This election was never about you or me – it was never about MOST of us. Most of us are known quantities – the place we live determines the value of our vote. When I lived in Texas my vote didn’t matter. Now that I live in Maryland my vote doesn’t matter. Election 2012 is a war between the quants – the eggheads who can crunch the numbers and target who in an election cycle is truly an “unknown unknown.” And that has boiled down to just a few hundred thousand people living in and around Cleveland, Ohio. Those are the Americans whose votes really matter – they are the people, at this fixed point in history, who will determine the next president. Unlike Al Gore in 2000 and John Kerry in 2004, someone from OFA – in many cases the President himself – has made a personal connection with those exact people. And somewhere in Aurora and Parma right now rental vans are being gassed and bagels and coffee are being stockpiled to ensure that those few hundred thousand people find themselves shivering in line tomorrow morning.
I will not be watching this race from a fancy Capitol Hill cocktail party (yes, I have been invited) or a DNC watch party (yes, I am expected), but in the comfort and warmth of a rundown old saloon across the street from the Washington Post. Three of the four TV’s will be tuned to the election: CNN, MSNBC, and FOX. The fourth TV will be on the game. Drunk reporters are big talkers – they like people to believe they’re plugged in. The wife and I will sit in our usual booth among the usual crowd and be at the heart of our own information-gathering nerve center. That’s what I do for a living, by the way – gather and manage information. And after 20 years I know where to go to find it. We’ll be three blocks from the White House, but in terms of knowing the state of the race, we might as well be in the Oval Office. And after 10pm the bartender will forget to charge us for drinks. I am hoping that when Obama wins this thing an informal party will break out across the street from the White House and I’d like to stumble over there. (Stay tuned for pics.)
We are not allowed to openly discuss politics while on the job, for the most part. You can thank the Hatch Act of 1939 for that bit of Bizarre-o World junkthink. But people do it anyway. To prevent themselves making folks from the other side of the aisle feel uncomfortable, they hunker with their like-minded friends. A lot of us keep a “signal flag” in our offices that demonstrate our political affiliation in a nondescript way. I have a small American flag-draped glass donkey on my desk that’s a souvenir from my Howard Dean campaign days.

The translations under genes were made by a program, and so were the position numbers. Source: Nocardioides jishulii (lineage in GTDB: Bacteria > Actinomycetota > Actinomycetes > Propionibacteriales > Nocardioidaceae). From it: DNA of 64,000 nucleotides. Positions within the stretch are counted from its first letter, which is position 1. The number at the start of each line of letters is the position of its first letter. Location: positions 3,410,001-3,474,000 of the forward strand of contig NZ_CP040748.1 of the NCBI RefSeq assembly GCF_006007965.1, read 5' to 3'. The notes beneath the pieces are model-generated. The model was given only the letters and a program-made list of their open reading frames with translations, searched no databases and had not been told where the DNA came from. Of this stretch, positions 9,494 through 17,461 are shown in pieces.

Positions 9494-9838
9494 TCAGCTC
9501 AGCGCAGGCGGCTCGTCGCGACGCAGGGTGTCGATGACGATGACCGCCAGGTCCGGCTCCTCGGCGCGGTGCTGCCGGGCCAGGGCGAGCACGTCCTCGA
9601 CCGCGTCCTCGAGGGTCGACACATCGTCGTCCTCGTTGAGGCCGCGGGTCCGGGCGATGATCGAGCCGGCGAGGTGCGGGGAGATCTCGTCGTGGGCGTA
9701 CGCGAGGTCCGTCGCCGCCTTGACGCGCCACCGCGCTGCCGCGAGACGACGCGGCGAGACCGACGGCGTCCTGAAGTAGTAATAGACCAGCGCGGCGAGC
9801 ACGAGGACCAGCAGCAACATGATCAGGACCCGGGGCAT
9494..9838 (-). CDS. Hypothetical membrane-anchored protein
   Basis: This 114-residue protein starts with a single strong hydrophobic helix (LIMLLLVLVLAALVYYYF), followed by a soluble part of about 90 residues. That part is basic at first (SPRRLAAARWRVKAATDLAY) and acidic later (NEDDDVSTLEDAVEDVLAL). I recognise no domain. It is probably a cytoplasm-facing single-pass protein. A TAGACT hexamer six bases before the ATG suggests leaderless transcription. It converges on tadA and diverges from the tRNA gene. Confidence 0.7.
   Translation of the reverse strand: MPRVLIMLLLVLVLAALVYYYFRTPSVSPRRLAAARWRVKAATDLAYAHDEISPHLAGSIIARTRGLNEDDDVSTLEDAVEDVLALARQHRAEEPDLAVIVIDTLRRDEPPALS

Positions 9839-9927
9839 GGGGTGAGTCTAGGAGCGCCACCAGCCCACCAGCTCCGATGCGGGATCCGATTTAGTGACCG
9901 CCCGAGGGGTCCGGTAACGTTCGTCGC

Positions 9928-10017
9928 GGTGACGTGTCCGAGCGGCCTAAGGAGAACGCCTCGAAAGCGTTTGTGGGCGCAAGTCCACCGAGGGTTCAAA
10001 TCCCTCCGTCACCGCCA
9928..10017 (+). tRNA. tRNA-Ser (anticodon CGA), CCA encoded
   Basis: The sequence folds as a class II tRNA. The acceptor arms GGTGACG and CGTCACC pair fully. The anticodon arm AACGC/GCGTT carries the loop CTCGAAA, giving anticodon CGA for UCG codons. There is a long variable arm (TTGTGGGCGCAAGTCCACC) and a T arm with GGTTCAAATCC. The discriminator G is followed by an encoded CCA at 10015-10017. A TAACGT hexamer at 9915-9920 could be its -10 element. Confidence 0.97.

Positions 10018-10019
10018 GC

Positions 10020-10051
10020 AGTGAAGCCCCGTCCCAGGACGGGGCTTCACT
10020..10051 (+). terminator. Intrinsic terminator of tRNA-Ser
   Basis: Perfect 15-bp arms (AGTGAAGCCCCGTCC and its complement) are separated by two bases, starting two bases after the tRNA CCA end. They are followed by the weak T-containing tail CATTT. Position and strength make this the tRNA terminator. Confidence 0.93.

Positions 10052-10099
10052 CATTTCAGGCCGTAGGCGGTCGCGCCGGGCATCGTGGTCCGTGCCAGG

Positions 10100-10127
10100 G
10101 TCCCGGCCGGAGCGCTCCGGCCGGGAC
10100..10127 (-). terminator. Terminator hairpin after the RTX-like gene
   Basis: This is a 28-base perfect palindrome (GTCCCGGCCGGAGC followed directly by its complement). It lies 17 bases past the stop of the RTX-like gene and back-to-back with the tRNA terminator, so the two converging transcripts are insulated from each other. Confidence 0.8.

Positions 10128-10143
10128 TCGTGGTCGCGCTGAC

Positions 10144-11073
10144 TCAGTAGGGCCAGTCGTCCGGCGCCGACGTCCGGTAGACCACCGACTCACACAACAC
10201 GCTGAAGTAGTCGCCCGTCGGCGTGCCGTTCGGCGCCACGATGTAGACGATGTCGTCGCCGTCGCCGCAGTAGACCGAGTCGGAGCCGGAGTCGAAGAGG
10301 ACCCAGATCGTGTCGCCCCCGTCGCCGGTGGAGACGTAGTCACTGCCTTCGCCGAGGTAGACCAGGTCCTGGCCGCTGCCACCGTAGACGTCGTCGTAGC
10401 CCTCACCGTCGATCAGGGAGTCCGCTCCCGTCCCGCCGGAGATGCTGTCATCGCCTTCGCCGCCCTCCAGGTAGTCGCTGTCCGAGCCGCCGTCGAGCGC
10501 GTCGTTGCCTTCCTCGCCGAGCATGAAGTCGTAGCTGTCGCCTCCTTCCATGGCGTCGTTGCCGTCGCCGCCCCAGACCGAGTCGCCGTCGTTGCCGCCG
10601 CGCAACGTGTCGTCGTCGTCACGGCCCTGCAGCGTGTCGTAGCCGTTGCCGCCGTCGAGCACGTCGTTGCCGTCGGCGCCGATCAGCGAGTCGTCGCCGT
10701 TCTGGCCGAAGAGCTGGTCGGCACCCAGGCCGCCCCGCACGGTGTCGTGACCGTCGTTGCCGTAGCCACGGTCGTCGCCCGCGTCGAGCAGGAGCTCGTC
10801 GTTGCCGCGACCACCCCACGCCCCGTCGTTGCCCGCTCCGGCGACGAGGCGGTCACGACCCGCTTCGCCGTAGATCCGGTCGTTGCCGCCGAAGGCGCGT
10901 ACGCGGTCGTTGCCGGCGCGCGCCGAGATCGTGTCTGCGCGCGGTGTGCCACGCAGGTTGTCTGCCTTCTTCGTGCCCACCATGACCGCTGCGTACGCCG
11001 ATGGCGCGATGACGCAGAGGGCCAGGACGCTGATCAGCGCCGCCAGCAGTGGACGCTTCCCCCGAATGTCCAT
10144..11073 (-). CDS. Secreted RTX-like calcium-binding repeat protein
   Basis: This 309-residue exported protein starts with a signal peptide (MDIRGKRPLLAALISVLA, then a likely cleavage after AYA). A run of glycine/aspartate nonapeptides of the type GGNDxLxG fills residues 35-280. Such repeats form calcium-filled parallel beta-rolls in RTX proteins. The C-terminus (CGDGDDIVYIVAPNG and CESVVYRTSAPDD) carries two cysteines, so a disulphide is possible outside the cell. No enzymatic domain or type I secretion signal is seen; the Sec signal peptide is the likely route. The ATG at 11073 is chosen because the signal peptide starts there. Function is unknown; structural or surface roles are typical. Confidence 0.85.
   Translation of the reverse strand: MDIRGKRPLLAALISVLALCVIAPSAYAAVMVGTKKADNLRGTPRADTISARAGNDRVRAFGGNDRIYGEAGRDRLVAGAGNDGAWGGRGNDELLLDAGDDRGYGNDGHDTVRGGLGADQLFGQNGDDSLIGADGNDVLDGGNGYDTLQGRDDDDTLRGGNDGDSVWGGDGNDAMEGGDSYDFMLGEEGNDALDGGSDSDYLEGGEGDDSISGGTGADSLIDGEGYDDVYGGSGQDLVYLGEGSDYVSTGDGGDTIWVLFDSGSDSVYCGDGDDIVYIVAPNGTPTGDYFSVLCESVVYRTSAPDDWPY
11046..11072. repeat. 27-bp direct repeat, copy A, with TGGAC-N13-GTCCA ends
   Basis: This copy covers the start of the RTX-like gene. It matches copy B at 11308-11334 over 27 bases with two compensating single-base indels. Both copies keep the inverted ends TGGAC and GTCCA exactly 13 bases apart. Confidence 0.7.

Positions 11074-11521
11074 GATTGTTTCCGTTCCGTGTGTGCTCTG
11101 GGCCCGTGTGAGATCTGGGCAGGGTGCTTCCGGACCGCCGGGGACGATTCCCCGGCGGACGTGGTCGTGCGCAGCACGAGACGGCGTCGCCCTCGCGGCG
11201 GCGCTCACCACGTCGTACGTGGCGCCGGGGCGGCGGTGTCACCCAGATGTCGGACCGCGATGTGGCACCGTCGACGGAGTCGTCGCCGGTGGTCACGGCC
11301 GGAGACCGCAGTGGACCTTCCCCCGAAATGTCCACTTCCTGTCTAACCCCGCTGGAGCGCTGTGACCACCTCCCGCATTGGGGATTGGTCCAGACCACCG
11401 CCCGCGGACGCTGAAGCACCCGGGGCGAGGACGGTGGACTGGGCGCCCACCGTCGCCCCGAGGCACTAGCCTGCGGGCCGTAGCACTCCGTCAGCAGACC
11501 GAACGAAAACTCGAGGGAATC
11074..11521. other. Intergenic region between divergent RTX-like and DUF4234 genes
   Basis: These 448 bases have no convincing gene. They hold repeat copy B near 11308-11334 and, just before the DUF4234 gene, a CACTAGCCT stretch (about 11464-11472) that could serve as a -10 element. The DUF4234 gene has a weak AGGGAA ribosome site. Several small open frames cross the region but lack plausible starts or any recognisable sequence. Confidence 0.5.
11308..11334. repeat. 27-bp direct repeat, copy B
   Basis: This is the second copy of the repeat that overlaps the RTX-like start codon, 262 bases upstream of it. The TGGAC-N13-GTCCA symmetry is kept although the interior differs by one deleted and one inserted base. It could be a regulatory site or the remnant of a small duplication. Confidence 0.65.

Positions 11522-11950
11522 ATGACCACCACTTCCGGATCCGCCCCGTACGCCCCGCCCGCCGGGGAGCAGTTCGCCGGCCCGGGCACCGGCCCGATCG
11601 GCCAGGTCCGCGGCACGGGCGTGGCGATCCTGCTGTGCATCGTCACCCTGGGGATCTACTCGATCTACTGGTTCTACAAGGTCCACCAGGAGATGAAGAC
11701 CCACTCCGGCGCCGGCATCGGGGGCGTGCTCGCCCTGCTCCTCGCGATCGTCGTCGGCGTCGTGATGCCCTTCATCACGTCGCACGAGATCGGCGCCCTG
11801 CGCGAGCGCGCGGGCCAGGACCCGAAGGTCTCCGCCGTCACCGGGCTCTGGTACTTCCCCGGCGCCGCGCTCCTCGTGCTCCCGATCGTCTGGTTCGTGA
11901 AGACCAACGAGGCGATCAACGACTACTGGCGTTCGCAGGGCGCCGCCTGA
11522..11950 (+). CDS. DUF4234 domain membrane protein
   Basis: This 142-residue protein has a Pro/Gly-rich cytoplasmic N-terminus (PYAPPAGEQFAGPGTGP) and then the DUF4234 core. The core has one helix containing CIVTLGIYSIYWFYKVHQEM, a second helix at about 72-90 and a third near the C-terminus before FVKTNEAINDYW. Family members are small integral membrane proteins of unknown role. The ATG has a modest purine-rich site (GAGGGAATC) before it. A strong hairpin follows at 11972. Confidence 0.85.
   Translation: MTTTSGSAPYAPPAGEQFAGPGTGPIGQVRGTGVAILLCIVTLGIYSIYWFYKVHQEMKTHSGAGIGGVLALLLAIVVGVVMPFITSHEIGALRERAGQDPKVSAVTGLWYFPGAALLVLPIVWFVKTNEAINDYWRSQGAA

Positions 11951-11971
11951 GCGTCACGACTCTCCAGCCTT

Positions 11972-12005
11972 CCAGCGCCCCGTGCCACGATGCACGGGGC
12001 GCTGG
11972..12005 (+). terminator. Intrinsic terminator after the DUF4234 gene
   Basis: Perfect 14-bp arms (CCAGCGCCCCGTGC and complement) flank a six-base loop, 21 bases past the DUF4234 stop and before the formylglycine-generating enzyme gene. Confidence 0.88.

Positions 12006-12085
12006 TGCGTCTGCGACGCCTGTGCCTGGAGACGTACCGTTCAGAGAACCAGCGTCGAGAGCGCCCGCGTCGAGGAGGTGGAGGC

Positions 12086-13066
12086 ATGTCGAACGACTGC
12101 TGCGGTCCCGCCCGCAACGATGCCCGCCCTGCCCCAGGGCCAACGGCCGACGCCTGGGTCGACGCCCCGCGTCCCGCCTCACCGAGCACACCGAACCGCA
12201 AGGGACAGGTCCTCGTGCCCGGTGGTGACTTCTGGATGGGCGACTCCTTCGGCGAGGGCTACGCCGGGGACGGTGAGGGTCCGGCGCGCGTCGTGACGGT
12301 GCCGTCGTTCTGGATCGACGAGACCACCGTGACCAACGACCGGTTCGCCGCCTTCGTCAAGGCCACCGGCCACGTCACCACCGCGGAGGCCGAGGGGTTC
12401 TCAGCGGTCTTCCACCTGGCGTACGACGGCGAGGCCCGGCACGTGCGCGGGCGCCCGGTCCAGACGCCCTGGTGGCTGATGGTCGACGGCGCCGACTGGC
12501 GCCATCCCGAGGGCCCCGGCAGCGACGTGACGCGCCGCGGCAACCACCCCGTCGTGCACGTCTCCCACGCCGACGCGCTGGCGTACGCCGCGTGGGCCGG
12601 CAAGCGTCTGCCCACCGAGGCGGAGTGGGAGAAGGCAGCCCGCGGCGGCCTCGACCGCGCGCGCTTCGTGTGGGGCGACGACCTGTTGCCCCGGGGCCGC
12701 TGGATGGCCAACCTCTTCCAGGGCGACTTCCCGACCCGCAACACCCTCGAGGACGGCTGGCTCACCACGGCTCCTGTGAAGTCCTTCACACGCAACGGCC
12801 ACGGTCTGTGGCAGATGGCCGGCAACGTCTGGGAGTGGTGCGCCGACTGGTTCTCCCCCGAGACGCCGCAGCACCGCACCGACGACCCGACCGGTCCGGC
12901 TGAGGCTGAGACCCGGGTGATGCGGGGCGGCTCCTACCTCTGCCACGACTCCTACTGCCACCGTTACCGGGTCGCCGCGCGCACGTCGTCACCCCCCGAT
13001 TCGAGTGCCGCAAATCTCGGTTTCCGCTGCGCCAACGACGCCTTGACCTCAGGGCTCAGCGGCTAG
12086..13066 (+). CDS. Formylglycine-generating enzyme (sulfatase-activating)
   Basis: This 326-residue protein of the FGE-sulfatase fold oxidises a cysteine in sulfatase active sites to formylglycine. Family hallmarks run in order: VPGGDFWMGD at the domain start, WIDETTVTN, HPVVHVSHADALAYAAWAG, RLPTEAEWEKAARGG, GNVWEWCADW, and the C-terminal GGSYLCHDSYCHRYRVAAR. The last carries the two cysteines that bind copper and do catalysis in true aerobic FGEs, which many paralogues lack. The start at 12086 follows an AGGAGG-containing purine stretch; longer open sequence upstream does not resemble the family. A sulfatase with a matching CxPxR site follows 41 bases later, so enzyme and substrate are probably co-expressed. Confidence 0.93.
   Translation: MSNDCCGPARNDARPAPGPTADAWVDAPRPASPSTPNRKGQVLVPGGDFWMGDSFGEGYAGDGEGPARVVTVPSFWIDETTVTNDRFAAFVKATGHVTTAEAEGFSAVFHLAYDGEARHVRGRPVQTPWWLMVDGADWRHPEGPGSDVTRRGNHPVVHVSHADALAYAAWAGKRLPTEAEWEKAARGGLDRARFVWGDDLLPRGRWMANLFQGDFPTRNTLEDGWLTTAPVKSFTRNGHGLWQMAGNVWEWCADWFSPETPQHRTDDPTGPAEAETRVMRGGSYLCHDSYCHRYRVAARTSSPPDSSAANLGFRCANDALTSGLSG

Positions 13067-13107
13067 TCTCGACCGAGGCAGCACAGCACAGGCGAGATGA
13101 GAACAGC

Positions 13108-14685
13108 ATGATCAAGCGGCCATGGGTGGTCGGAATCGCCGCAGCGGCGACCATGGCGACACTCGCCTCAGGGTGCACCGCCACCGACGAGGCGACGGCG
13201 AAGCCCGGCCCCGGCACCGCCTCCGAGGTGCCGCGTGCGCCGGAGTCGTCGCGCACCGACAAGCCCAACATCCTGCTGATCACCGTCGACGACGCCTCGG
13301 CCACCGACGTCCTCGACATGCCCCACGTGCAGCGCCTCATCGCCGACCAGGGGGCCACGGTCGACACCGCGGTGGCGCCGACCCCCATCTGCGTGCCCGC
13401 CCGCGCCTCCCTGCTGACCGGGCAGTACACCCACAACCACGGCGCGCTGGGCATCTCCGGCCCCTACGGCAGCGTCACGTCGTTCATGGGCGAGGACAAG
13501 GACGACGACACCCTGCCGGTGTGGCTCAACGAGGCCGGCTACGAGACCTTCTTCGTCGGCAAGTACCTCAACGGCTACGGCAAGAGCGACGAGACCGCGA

All the political appointees are gone right now – out in the field doing their thing. The wannabe Romney appointees have developed a bunker mentality and should only be approached if you are willing to lose a finger. The rest of us, doped on caffeine, zombie walk through the building whispering together in the halls like High School Heathers. Anyone with fresh intelligence from the campaign or from the White House is pounced on like a lame deer that just wandered into a wolf pack. Reporters juiced on trucker speed and corralled in their baby crib press pen keep sneaking down to the cafeteria in the hopes of overhearing ANYTHING they can salt into a story or blog post.
And, of course, there are people asking themselves, come February 1st, if they’re going to be able to pay their mortgage or if they’ll be able to build a new wing on the house. To be honest, that’s what keeps waking me up at 3am. I know I’m supposed to be a soulless government autocrat – with no life or ambition outside the job. But, aside from the politics of the thing, even my Republican colleagues agree that Obama has been a pretty good president.
Right now is a great time to be a part of the government. There is a sense, in the Executive Branch, that we are getting things done. We can look at the auto bailout, the stimulus, Obamacare, and, yes, our response to Hurricane Sandy with a sense of pride. For the first time in a long time the government is actually WORKING. And none of us – NOT A SINGLE ONE OF US – has the expectation that will continue under Mitt Romney. The thought of having to come to work every day and then simply being disallowed – by politics – from doing our jobs is the thing that’s really keeping us up nights.
Nobody wants their agency run by another “Heckuva Job Brownie.”
Quite simply, I don’t want to go. I don’t want to go teach college and lecture my students about what we did to promote the Arab Spring – you know, I want to keep promoting the Arab Spring. All politics is personal, and, for me, this is the most personal election of my entire life. I need four more years of this, I want four more years – and god help me, it might be a sin, but I COVET four more years. Not only does Obama deserve it – his people deserve it as well.
We have only just started.